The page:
H&M sees the future of apparel as circular as they dip their toes in the resale market. At this point, it is projected to jump to “$51 billion in the next five years, according to Sourcing Journal Online.” The boom in this sector is attributed to consumers, especially younger ones’, “desire for variety, sustainability, and affordability,” according to The McKinsey’s State of Fashion 2019 Report. Ironically, fast fashion is the antithesis of this new ownership model.
Disrupting fast fashion
H&M is now looking to “disrupt the cycle of making, using, and disposing [of], that has made it so successful, according to Sourcing Journal Online. Now, they’re only in the testing stages in Sweden but hope that it will transition to other markets soon. The development team is collaborating with Sellpy, a local resale website to create the platform for H&M and Other Stories, a brand under the H&M Group.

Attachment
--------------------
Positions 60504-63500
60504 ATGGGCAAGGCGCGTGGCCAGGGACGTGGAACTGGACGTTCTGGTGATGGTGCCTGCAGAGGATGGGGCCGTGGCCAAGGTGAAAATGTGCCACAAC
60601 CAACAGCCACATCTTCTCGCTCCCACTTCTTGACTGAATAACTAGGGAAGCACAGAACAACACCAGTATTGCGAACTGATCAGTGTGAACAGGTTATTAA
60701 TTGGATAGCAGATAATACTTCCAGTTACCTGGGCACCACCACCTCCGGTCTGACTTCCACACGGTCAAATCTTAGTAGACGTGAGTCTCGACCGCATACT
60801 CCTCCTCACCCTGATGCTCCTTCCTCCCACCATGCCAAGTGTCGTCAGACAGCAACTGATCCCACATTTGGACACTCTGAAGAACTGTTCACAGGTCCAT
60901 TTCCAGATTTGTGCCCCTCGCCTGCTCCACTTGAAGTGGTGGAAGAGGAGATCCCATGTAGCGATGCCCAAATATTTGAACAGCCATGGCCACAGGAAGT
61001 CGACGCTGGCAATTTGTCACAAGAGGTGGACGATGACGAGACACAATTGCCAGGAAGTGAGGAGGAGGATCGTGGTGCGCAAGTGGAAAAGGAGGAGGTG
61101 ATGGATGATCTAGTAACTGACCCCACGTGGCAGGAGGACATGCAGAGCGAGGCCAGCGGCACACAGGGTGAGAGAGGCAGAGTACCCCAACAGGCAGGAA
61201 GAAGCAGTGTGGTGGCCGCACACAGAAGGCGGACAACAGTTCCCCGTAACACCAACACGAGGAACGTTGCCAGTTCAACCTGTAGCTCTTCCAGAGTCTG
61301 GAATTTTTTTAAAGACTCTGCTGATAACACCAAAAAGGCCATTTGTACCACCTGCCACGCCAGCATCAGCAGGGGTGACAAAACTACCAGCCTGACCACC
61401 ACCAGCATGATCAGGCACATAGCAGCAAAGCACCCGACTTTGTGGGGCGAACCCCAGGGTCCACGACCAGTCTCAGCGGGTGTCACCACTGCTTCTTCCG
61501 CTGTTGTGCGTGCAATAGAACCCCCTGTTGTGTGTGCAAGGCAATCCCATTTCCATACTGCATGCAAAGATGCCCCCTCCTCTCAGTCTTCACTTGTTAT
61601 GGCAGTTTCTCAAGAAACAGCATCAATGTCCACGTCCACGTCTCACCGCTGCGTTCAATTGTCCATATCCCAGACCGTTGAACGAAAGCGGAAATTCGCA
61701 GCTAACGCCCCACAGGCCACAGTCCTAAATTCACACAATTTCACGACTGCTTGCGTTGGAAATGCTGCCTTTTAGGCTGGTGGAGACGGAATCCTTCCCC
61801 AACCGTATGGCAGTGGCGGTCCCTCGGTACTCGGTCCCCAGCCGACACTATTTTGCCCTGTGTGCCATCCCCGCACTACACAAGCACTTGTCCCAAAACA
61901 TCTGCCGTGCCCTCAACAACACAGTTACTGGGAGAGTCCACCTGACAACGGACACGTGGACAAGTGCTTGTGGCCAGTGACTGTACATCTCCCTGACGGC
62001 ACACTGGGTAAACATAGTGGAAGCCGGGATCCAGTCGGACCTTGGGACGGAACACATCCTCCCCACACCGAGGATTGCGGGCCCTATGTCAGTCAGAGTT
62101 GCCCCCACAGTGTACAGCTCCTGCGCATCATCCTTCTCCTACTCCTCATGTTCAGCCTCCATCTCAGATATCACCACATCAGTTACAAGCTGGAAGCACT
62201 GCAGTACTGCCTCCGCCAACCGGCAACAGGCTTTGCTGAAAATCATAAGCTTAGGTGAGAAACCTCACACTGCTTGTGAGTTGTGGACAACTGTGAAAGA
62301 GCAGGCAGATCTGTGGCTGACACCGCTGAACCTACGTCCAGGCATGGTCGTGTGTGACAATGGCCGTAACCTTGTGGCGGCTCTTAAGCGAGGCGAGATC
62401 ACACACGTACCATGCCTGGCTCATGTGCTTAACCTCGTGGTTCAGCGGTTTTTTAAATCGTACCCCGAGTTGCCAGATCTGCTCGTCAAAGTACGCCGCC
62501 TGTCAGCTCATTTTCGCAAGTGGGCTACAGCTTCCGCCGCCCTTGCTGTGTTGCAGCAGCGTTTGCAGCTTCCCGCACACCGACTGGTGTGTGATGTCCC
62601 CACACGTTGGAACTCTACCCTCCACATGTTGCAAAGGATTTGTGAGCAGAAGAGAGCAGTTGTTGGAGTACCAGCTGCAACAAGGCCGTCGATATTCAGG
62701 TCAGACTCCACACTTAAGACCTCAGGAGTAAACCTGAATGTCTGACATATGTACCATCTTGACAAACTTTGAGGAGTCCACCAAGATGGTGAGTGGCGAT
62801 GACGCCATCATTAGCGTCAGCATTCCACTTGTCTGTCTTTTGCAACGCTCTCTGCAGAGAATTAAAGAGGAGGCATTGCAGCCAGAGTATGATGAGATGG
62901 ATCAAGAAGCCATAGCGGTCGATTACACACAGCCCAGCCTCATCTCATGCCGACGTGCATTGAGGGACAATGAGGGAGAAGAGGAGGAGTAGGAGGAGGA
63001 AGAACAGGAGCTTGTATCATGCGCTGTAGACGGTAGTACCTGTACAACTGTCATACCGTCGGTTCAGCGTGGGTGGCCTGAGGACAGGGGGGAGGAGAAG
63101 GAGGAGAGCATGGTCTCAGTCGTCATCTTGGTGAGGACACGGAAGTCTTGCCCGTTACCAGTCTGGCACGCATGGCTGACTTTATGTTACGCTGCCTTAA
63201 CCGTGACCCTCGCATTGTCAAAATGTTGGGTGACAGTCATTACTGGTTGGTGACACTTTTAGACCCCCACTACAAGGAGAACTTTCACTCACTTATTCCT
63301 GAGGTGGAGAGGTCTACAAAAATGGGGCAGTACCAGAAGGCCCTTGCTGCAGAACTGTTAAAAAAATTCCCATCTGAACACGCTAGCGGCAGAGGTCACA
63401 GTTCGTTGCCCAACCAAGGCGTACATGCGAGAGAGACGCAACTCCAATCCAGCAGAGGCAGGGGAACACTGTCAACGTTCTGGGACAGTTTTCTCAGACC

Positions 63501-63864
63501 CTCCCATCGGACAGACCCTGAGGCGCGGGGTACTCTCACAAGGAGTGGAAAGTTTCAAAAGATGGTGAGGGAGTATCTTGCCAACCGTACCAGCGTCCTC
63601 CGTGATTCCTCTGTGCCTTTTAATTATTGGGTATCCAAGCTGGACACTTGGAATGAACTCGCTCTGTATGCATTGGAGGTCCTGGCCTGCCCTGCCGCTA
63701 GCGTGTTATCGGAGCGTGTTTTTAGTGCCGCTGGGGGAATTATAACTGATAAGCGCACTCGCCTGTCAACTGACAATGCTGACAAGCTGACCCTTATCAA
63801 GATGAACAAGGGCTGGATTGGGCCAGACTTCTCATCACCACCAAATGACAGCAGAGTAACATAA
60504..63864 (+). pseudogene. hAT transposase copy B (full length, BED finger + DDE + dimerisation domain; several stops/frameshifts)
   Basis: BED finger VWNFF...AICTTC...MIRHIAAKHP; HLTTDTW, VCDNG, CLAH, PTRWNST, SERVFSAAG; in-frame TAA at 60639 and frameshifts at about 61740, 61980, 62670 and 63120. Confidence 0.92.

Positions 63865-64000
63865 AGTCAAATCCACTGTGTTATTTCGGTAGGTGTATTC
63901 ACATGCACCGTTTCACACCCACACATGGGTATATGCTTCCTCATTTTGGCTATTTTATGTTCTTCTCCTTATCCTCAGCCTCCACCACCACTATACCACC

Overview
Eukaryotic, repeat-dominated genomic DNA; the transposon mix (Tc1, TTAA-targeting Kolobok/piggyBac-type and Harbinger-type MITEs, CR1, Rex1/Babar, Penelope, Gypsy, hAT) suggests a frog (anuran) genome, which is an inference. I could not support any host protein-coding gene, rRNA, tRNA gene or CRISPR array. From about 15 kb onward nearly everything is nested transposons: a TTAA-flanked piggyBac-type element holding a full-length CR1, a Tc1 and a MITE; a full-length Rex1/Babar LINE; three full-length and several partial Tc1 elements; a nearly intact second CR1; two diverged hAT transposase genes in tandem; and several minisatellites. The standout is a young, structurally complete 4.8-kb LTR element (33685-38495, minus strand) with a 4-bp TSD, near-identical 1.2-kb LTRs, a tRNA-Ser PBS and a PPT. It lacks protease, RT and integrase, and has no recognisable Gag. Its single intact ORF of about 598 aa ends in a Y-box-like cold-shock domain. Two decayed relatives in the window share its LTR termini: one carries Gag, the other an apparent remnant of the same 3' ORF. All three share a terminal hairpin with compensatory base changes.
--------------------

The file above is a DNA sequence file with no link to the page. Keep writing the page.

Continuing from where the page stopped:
Anna Gedda, the head of sustainability, shared her views on this venture. She stated, “We see this as a growing part of the industry, with great opportunities both for consumers and not least for the environmental impact, and how we can drastically reduce that by extending the life of the products.”
The Mckinsey report found that “the average person buys 60 percent more items of clothing than they did 15 years ago. However, consumers keep that clothing for only half as long as they used to.” It continues that “one in three young women consider clothes ‘old’ after wearing them once or twice.” Moreso, “one in seven consider it a fashion faux pas to be photographed in an outfit twice.” These mindsets sound bleak for the resale market. At the same time, this same cohort expresses a social consciousness and concern for fast fashion’s impact on the environment.
Fast fashion isn’t slowing down anytime soon. Although, it looks as if resale can satisfy those same needs for newness and value while accommodating the switch towards more conscious consumerism. After all, pre-worn Items sell at a fraction of the price, allows clothing to be worn once and swapped, and reduces waste.
H&M is working further to “close the loop” by launching its Conscious Collection using more organic cotton. Also, their recycling program allows shoppers to bring in clothing and textiles for a coupon for 20% off their next purchase. In all, H&M is a purveyor of fast fashion, but also the venture of established brands entering the resale market and making sustainability a part of their DNA.